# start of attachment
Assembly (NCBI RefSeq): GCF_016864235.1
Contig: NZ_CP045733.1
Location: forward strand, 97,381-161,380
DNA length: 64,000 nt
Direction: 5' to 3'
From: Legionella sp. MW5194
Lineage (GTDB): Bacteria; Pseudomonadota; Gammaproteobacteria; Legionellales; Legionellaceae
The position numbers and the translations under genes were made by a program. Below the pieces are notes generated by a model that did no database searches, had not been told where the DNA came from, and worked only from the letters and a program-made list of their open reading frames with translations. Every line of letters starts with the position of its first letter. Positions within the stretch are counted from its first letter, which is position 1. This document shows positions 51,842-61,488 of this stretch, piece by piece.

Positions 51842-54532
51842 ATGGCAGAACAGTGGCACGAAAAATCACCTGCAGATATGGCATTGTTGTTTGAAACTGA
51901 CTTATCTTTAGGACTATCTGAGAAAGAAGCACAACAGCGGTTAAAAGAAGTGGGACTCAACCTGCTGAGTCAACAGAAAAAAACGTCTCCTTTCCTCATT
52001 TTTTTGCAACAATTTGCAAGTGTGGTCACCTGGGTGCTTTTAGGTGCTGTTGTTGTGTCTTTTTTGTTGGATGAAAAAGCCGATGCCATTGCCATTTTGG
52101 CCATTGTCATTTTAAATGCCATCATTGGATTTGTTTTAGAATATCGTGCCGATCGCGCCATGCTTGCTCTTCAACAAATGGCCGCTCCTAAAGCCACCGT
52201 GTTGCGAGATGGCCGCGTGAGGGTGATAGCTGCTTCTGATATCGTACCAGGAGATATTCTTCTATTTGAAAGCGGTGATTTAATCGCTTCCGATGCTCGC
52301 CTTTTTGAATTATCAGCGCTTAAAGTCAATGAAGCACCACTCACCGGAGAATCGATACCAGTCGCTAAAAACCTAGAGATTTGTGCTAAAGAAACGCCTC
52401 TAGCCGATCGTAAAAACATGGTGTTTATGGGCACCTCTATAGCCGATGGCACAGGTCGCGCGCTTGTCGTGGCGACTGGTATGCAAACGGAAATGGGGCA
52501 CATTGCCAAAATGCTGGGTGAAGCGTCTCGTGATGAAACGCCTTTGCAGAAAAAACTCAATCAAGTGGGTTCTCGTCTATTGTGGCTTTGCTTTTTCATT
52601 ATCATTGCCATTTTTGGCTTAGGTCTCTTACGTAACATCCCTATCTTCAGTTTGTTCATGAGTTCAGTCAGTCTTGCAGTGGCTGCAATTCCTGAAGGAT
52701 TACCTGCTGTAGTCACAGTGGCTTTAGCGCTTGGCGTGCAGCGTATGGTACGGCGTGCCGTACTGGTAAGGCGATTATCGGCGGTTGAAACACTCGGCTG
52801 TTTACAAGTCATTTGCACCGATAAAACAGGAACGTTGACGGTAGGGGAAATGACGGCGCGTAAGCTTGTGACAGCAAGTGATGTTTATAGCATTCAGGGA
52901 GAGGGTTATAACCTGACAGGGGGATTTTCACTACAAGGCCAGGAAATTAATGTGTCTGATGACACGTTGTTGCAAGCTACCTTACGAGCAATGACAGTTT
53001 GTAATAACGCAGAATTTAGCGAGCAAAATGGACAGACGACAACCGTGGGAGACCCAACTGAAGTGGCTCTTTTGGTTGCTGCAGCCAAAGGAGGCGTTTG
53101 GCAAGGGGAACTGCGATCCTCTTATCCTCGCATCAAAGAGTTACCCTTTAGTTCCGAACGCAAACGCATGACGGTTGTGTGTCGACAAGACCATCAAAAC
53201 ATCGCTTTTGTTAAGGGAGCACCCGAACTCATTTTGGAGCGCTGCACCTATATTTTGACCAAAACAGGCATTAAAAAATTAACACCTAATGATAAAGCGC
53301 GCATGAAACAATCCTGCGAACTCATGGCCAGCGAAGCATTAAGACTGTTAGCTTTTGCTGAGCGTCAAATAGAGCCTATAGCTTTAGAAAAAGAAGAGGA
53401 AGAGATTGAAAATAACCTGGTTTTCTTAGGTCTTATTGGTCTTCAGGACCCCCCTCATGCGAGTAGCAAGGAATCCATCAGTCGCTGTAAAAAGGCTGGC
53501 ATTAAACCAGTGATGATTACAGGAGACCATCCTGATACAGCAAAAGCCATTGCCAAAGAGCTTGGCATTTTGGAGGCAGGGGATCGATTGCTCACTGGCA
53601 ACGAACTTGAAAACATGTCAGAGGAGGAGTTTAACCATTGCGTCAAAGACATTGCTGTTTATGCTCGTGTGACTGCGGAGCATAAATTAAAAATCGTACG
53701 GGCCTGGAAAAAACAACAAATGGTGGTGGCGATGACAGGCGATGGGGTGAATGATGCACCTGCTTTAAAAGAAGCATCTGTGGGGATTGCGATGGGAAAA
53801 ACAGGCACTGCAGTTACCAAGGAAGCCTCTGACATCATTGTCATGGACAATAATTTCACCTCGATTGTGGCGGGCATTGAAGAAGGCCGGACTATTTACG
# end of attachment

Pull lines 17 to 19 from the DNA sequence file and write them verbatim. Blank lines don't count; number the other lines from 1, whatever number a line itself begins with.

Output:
52501 CATTGCCAAAATGCTGGGTGAAGCGTCTCGTGATGAAACGCCTTTGCAGAAAAAACTCAATCAAGTGGGTTCTCGTCTATTGTGGCTTTGCTTTTTCATT
52601 ATCATTGCCATTTTTGGCTTAGGTCTCTTACGTAACATCCCTATCTTCAGTTTGTTCATGAGTTCAGTCAGTCTTGCAGTGGCTGCAATTCCTGAAGGAT
52701 TACCTGCTGTAGTCACAGTGGCTTTAGCGCTTGGCGTGCAGCGTATGGTACGGCGTGCCGTACTGGTAAGGCGATTATCGGCGGTTGAAACACTCGGCTG